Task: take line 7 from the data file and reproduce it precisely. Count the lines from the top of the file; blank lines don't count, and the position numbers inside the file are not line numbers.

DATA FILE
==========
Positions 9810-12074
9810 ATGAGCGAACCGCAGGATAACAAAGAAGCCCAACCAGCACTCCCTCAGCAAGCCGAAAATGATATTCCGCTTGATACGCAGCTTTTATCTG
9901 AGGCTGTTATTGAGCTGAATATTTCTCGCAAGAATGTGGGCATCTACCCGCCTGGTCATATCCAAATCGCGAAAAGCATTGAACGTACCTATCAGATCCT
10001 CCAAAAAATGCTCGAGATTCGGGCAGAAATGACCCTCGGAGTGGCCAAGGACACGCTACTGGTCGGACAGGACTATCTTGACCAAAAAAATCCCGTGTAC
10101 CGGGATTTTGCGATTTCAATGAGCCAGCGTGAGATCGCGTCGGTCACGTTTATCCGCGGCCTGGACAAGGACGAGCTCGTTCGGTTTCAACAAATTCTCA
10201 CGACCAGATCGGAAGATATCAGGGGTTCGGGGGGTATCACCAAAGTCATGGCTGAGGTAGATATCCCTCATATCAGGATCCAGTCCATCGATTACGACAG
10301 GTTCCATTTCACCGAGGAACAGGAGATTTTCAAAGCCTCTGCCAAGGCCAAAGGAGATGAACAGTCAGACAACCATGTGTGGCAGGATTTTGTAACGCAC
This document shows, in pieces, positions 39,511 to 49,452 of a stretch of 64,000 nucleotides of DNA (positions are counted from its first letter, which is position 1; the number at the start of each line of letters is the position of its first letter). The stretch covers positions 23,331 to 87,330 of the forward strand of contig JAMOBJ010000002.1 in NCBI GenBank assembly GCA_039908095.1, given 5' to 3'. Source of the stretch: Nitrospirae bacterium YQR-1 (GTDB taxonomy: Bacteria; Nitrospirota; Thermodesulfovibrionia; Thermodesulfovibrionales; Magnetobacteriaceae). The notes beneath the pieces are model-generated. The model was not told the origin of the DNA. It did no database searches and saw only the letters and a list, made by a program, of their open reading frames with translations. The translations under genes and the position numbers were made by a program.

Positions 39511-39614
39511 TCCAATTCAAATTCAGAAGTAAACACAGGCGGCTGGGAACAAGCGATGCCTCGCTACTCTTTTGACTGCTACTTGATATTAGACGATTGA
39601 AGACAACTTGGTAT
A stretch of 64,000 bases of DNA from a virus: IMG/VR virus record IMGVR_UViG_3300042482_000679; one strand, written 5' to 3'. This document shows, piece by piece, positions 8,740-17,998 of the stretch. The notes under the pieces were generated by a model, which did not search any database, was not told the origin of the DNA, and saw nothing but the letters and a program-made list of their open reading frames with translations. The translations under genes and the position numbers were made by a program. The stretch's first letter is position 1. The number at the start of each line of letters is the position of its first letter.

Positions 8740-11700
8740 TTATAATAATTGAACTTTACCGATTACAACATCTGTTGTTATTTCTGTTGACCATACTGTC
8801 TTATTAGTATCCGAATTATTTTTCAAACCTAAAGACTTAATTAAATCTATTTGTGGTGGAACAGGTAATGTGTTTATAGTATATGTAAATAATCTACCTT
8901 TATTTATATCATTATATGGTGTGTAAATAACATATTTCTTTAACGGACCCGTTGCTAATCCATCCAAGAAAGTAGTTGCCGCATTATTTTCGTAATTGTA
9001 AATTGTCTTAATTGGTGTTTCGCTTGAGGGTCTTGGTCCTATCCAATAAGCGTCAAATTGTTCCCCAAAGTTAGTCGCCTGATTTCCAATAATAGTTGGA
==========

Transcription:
10301 GTTCCATTTCACCGAGGAACAGGAGATTTTCAAAGCCTCTGCCAAGGCCAAAGGAGATGAACAGTCAGACAACCATGTGTGGCAGGATTTTGTAACGCAC